April 22, 2020
The Internal Revenue Code (IRC) requires taxpayers to provide information to the IRS about a wide variety of foreign transactions. This includes the creation of a trust in a foreign country or the transfer of money to that trust. In early March 2020, the IRS issued Rev. Proc. 2020-17, which exempts certain foreign trusts from the usual reporting requirements. It also allows taxpayers who are covered by the exemption to request abatements or refunds of penalties for failure to file the required reports.
Foreign Trusts Defined
A trust, according to the IRS, is an entity formed under state law that “holds title to property, subject to an obligation to keep or use the property for the benefit of another.” Under the IRC, any trust that is within the jurisdiction of a U.S. court, or which is primarily controlled by a U.S. citizen or resident, is considered to be a “U.S. person.” A “foreign trust” is any trust that does not meet either of those criteria, meaning trusts organized in other countries, subject to those countries’ laws, and which are controlled by non-U.S. citizens or residents.
Section 6048 of the IRC requires taxpayers to make a report to the IRS within ninety days of a “reportable event” involving a foreign trust. Reportable events include:
– The creation of a foreign trust by a U.S. person, which could include individuals as well as business entities and organizations;
– Transfer of property, including money, to a foreign trust by a U.S. person; and
– The death of an individual U.S. person who owned a foreign trust, or whose estate included all or part of a foreign trust.
This requirement does not apply to transfers made for at least fair market value. Certain types of employee trusts, deferred compensation plans, and annuity plans are not subject to the reporting requirement. Failure to make a required report, or filing an incomplete report, can result in civil penalties of $10,000 or thirty-five percent of the “gross reportable amount,” whichever is greater, as well as criminal penalties.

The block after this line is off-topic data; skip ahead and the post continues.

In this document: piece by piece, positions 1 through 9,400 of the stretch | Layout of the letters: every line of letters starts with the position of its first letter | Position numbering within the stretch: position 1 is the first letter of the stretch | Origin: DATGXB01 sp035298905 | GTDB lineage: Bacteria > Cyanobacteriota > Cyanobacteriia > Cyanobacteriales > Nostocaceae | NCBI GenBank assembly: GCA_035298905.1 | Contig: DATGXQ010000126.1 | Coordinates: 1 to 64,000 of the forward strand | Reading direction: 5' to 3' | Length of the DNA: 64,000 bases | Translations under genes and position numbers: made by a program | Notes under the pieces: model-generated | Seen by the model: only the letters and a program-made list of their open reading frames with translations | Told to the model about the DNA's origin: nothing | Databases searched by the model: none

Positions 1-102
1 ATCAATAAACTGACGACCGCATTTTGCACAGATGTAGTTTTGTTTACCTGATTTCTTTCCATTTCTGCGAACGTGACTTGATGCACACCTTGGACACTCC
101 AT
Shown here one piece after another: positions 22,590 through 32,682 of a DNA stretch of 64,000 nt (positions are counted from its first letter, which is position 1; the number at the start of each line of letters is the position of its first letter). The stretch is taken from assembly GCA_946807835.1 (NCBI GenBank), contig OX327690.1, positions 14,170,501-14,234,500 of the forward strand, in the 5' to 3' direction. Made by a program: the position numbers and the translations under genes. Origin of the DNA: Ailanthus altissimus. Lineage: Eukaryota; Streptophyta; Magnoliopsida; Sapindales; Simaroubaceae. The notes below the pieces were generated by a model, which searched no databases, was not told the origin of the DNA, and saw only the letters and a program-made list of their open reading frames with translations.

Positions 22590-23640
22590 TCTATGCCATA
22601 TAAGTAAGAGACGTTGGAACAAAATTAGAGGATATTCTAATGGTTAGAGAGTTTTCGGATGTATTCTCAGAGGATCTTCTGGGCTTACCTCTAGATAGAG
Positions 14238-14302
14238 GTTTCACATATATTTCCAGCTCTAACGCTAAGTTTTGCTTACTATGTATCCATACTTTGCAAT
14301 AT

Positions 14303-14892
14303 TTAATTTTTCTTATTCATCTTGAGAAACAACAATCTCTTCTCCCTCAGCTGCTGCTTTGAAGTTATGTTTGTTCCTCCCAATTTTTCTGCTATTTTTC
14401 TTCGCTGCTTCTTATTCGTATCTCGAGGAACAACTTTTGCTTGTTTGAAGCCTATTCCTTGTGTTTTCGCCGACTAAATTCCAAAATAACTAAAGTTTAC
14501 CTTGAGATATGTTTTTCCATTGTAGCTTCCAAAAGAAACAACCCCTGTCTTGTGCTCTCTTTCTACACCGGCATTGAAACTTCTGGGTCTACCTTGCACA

In order to be eligible for the exemption provided by Rev. Proc. 2020-17, a taxpayer must be a U.S. citizen or resident. They must generally be in compliance with all tax-filing requirements, and they must have made all required reports on foreign trusts prior to the issuance of Rev. Proc. 2020-17.
Foreign Trusts Covered by the Exemption
Rev. Proc. 2020-17 identifies two categories of foreign trusts covered by the exemption, which it describes as “applicable tax-favored foreign trusts”:
1. A “Tax-Favored Foreign Retirement Trust” is created in a foreign country for the purpose of “provid[ing], or to earn income for the provision of, pension or retirement benefits and ancillary or incidental benefits.” To be eligible for the exemption, it must be tax-exempt under the laws of the country where it is located, it must be in compliance with that country’s reporting requirements, and it must limit contributions to earned income from employees. Other criteria also apply.
2. A “Tax-Favored Foreign Non-Retirement Savings Trust” is created “to provide, or to earn income for the provision of, medical, disability, or educational benefits.” It must meet the same requirements regarding tax-exempt status and national tax reporting compliance.
If you have questions about a tax-related issue, please contact the tax advisors at the Enterprise Consultants Group online or at (800) 575-9284 today to see how we can help you.